Since I read a lot of local newsblogs, one thing I note is that what seems to be the tool of choice for reporters — contacts and the phone — is the tool of last resort for many local newsbloggers. There’s a sort of diffidence, and in the best, this diffidence is combined with diligence, in local newsblogs. I think many people doing them feel that they don’t have the standing to assert themselves, to “bother people” by asking them questions.

One of the great advantages to being a reporter (during the very short time I did it) was the sense of an absolute carte blanche to call up anyone and just start asking questions, because you could say you were a Reporter from a Paper. “Hi, I’m some random person!” just doesn’t have the same effect, and not all local newsbloggers have developed the boldness to say, “Hi, this is X from XBlog, do you have a minute?”


As a result, local newsblogging is often the reverse of access journalism. It’s journalism by people with no access. Sometimes this has advantages. I have one contributor who likes to crunch numbers regarding school test scores. One of the things his crunching came up with was that the general narrative about why our schools were doing so poorly — namely, that it was Those Kids — was simply flat wrong. But what a reporter would have gotten out of an interview is the usual “our scores are being dragged down by X thing you believe because you’re already inclined to believe it.”

There a number of gems in this Jay Rosen post on newsblogging (Rosen calls blogs “little First Amendment machines”), but Lisa Williams hits upon the one attribute of newsblogging which gives terrorists seeking to control access to journalist “sources” in order to manipulate them the most problems: distribution.

Newsbloggers create their own distribution network of information, which though not as high-powered as the MSM’s runs through all the byways of the world. Trying to shut down hundreds or thousands of people with “little First Amendment machines” is a far more difficult task than keeping tabs on a relative handful of journalists confined by intimidation in a hotel.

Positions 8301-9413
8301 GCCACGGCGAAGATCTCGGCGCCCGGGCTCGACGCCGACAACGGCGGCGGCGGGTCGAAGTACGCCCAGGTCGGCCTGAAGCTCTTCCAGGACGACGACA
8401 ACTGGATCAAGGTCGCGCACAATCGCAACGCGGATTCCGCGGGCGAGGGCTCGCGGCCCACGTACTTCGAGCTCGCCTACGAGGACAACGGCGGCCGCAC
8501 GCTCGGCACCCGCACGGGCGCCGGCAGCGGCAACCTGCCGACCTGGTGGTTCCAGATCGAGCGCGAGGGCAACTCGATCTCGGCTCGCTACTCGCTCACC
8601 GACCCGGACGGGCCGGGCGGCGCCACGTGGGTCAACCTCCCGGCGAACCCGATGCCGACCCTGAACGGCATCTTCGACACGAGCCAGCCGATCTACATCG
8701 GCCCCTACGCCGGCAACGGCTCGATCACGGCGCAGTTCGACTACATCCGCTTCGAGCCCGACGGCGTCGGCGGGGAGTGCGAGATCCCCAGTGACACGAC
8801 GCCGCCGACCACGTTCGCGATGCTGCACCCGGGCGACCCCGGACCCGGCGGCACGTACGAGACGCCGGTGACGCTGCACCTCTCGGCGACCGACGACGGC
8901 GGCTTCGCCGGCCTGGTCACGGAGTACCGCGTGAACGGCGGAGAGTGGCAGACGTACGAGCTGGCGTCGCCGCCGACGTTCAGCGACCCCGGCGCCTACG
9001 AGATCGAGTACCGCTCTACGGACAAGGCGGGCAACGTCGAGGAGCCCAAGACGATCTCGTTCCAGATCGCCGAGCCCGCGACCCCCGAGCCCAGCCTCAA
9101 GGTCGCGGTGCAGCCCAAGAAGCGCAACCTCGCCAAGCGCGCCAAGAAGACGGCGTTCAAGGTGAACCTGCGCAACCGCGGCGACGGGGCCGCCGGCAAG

And fact, it was Flopping Aces with his little blogging machine, and his little email machine, and not the internal checks and balances of the mighty AP, that inflicted this defeat upon the minders in Baghdad by pulling the stuffing out of their “Jamil Hussein”. But if the AP ever gets around to convening the independent panel suggested by Eason Jordan, they would do well to include this rhetorical challenge by Jay Rosen in the footnotes, where someone may notice it:


The people formerly known as the audience wish to inform media people of our existence, and of a shift in power that goes with the platform shift you’ve all heard about.

Think of passengers on your ship who got a boat of their own. The writing readers. The viewers who picked up a camera. The formerly atomized listeners who with modest effort can connect with each other and gain the means to speak- to the world, as it were.

Now we understand that met with ringing statements like these many media people want to cry out in the name of reason herself: If all would speak who shall be left to listen? Can you at least tell us that? The people formerly known as the audience do not believe this problem-too many speakers!-is our problem.

Not our problem, but Jamil Hussein’s.